Supreme Court clears decks for admissions to medical colleges

In a big relief to aspiring medical students, the Supreme Court Monday paved the way for government and private medical colleges to admit students to under-graduate and post-graduate medical and dental courses for the 2013 session.

The court lifted curbs on the declaration of entrance tests' results for the courses and said: "...the students, who aspire to gain entry into the medical colleges at the MBBS and BDS and the post-graduate levels, have been caught in the legal tangle for no fault of theirs and are the victims of policy decisions".

The apex court bench of Chief Justice Altamas Kabir, Justice Anil R. Dave and Justice Vikramajit Sen modified its Dec 13, 2012 order by which it had permitted various institutions and medical bodies to conduct the entrance examination for the courses but restrained them from declaring the results.

"In order to safeguard their (students) interests, as also the interest of the hospitals, we consider it just and equitable to lift the bar imposed by us on Dec 13, 2012, for this year's entrance examinations and, to that extent, we modify our order," the court said, in an interim order.

"Without fresh entrants into the post-graduate courses, even for a year, the hospitals are likely to be adversely affected on account of lack of doctors to directly take care of the patients," the court said.

"...we feel that students hoping to gain admission in the MBBS as well as post-graduate courses on the strength of the results of the examinations, which have already been held and for which they had appeared, should not be denied such opportunity, at least for this year," the court said.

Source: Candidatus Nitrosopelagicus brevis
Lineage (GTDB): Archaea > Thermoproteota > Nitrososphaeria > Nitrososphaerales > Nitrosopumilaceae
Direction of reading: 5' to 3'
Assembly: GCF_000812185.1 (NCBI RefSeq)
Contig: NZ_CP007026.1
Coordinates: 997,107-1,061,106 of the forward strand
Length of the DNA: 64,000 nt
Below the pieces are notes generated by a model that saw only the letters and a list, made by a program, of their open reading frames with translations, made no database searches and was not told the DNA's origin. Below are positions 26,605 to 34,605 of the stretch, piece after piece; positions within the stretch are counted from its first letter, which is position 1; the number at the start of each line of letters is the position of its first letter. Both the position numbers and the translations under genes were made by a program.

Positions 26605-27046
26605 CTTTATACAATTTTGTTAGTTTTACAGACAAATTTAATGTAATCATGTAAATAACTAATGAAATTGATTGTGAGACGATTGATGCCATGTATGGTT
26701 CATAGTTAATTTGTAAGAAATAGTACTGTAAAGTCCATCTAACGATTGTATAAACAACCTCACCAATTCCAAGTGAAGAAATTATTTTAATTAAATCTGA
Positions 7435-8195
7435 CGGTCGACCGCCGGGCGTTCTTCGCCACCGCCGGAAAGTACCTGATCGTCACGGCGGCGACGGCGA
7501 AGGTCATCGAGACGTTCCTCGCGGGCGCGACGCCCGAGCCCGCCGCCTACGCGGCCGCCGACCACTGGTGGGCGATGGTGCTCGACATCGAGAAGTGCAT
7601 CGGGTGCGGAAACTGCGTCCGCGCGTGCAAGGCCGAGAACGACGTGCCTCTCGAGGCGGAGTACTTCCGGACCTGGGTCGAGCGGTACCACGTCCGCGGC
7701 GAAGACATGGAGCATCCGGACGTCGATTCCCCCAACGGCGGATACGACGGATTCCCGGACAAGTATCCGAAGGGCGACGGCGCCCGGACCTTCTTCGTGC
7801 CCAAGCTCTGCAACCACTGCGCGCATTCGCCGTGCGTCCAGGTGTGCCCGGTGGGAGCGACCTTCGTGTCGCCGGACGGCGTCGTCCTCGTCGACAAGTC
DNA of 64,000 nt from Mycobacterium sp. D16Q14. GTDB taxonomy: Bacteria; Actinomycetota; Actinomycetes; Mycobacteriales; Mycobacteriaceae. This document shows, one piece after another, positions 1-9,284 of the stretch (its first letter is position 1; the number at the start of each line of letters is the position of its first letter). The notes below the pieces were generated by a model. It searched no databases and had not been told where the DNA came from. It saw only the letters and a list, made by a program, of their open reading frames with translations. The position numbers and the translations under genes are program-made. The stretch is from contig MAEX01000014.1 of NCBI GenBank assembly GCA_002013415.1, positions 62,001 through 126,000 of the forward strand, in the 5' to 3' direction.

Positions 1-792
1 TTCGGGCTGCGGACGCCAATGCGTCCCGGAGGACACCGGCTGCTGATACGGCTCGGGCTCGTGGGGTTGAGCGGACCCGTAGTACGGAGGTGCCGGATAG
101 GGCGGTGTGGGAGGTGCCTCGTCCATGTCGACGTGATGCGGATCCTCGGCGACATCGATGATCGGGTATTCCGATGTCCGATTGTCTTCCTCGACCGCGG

"We had been informed by the learned senior counsel appearing for the Christian Medical College, Vellore, and the Karnataka Pvt. Medical and Dental College, that a large number of students would be adversely affected and would stand to lose a year, if the bar on the declaration of their results was not lifted," the court said.

The court's order came on a batch of petitions challenging the Dec 21, 2010 decision of regulator Medical Council of India (MCI) notifying a National Eligibility Entrance Test (NEET) for admission to post-graduate medical courses.

The petitioner colleges challenged the competence of the MCI to introduce a test which prevented them from having any control on admissions.

The court would pronounce its verdict on the validity of the Dec 21, 2010 notification of the MCI July 4.

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